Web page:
Collecting responses on RSVP paradigm


I need to run a RSVP experiment, so I’m trying to implement the code suggested by Mario Kleiner in a previous thread to collect the responses. Here what Mario suggested:

startTime = Sreen(‘Flip’, window); % Onset of white square?
% Draw black stuff…
blankStart = Screen(‘Flip’, window, startTime + whiteDuration);
endTime = Screen(‘Flip’, window, startTime + totalStimDuration);

% Get all first key press times since KbQueueFlush():
[~, firstPress] = KbQueueCheck();
if (firstPress(spaceKey) >= startTime) && (firstPress(spaceKey) <= startTime + totalStimDuration)
% Valid ‘space’ key response within the totalStimDuration interval:
RT = firstPress(spaceKey) - startTime;
% No space press or outside response interval:
RT = 0;

I have added “PsychHID(‘KbQueueCreate’)” at the beginning of my code. However, I’m getting the following error message when the code gets to KbQueueCheck:
Error using KbQueueCheck
Keyboard queue for device NaN already in use by GetChar () et al. Use of GetChar and keyboard queues is mutually exclusive!

I’m using Windows 10 and Matlab 2022. Any hint on how to solve this would be very much appreciated.

Please post your paid support authentication token
help PsychPaidSupportAndServices

Hi Mario,

It seems that I found the solution using KbQueueReserve.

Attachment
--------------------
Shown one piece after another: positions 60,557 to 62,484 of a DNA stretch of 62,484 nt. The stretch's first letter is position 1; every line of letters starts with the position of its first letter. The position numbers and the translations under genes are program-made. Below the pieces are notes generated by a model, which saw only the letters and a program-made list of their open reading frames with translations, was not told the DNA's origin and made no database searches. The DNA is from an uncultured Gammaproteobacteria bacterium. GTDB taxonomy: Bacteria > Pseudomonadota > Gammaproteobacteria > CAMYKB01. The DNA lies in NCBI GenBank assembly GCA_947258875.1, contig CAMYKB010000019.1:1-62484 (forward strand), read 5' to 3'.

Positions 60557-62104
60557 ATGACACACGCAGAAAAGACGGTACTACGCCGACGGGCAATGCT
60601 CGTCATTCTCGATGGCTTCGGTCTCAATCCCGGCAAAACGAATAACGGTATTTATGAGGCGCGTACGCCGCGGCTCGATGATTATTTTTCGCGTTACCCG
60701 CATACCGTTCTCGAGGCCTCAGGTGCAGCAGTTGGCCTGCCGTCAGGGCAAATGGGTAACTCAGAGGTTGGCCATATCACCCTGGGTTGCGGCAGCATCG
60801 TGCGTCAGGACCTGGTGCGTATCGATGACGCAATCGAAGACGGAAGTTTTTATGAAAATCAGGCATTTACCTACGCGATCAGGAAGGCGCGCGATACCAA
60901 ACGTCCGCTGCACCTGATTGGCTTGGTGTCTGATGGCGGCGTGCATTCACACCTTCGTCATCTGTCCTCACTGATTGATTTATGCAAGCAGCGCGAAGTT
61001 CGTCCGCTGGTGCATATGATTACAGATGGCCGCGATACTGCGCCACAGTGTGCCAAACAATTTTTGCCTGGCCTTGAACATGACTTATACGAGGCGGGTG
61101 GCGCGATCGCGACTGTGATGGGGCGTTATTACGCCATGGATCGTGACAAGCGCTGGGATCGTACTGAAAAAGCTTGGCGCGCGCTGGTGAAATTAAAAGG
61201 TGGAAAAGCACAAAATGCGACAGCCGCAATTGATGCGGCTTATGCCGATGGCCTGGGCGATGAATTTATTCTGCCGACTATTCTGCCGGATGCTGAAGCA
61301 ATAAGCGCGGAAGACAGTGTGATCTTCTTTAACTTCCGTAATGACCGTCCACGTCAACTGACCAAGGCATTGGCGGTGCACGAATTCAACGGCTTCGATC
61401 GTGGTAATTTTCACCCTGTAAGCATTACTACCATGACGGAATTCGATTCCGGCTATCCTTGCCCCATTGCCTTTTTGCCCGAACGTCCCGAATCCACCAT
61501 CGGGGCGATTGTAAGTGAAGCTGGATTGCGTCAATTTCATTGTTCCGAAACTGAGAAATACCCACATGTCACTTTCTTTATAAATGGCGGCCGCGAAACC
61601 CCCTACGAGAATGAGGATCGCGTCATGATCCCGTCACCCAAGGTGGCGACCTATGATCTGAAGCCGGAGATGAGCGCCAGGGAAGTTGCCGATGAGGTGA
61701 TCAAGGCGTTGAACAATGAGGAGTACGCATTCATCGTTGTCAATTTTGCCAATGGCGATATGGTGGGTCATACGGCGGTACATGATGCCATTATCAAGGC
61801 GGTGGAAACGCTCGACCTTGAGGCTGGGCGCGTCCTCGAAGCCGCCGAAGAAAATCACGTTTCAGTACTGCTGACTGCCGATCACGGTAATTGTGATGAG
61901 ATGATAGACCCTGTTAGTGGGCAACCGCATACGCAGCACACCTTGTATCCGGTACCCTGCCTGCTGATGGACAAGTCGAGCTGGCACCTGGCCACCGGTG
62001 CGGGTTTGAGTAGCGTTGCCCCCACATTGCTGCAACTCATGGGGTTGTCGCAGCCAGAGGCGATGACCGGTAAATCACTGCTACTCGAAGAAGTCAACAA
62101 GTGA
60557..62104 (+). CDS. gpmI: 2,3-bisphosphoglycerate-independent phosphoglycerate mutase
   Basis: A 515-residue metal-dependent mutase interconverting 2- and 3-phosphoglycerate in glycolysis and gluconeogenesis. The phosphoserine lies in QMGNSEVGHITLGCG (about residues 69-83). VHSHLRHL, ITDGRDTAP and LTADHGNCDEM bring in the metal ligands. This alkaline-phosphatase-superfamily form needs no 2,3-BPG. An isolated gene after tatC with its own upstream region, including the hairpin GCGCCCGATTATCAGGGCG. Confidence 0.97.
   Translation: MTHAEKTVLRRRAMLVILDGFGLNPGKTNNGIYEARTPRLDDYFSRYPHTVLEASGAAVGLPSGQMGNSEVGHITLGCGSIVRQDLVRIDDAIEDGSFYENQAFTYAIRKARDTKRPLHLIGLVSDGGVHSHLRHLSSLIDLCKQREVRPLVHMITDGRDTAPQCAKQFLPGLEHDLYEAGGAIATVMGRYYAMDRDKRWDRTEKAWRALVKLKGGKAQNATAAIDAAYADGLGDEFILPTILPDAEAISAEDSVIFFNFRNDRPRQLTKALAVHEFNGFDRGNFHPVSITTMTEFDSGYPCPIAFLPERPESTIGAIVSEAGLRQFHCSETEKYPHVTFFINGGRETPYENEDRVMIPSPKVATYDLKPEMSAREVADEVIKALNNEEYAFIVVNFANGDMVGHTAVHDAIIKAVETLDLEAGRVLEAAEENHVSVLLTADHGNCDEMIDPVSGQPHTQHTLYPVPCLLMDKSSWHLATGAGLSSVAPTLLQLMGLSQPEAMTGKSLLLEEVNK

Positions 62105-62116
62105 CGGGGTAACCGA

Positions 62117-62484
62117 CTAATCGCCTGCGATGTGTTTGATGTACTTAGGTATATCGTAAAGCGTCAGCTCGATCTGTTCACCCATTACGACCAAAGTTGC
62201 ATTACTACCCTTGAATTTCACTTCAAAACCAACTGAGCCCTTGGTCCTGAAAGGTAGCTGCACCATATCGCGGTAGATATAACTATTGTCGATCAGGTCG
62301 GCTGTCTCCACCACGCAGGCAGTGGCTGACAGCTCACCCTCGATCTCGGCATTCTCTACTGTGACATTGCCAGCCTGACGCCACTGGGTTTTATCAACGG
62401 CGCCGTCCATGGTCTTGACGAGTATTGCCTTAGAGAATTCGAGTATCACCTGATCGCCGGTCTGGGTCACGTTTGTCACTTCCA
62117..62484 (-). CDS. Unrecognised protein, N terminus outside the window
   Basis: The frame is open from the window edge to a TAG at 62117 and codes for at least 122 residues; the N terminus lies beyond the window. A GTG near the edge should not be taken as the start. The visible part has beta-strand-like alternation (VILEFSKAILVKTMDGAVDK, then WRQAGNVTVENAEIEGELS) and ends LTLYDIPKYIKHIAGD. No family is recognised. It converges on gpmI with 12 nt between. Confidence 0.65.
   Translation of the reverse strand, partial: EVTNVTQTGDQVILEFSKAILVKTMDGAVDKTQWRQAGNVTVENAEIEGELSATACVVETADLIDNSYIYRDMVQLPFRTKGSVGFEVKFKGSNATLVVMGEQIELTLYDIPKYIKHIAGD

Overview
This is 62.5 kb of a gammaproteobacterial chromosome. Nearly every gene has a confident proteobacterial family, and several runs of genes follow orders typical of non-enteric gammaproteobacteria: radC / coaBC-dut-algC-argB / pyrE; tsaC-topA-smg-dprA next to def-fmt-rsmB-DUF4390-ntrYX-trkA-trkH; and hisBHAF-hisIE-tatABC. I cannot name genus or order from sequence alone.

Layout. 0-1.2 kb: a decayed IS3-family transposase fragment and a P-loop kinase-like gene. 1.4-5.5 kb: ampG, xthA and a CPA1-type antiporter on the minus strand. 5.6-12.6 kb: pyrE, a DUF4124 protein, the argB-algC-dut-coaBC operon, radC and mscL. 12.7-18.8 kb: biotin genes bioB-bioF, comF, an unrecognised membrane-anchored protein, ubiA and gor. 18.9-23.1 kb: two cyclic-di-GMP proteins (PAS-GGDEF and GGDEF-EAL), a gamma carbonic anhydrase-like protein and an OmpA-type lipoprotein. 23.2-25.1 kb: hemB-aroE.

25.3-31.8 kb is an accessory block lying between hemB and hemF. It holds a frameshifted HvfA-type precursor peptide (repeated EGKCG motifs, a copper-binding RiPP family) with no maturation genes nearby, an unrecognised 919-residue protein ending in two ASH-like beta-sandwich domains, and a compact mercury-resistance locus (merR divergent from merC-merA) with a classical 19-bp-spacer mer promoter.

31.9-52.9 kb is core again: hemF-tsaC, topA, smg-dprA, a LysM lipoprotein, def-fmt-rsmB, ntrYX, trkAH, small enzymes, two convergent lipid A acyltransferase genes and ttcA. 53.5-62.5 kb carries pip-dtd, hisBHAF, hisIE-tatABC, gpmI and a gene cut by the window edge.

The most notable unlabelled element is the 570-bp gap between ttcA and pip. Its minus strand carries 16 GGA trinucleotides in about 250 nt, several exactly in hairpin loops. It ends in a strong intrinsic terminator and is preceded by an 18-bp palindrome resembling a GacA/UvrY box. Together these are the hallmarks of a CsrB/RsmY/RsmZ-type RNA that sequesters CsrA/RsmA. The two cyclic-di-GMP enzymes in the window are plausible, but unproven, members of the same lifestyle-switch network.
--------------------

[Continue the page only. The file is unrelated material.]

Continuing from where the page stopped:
Regarding your authentication request, our lab has no token at the moment, but our intention is to allocate some budget for the PTB support.


That’s almost certainly wrong. See what KbQueueCreate gives you. And read help ListenChar and help GetChar carefully if you use those instructions, as I assume you do.

I’m always surprised that people don’t carefully read the help for the functions they are using in their scripts. Isn’t it an obvious thought that people would want to know what they are telling their computers to do during data collection, and what caveats exist, before running scripts on their subjects? How can one trust the data collected with a script that one stitched together without knowing what all the instructions do?


Hi Mario,

We are new to Psychtoolbox, we literally started running experiments in our lab using this toolbox a few weeks ago. We have used Cogent and E-prime before, yet I know PTB is quite popular and I have seen it in other labs. We understood this was an open source tool and hence there would be a community of people behind helping each other with queries, etc, such as the one I posted here. It seems this is not the case - the air seems a bit unhealthy here.

We also very recently heard about the paid support option. Even though the 30 minutes of offered support per year are kind of amusing, we are looking to allocate some budget to support PTB.


I always wondered if somebody still used Cogent probably two decades after its “best before” date, brave!

The part with popular and open-source you got right, with >> 100.000 installations and > 30.000 citations – And for very good reasons.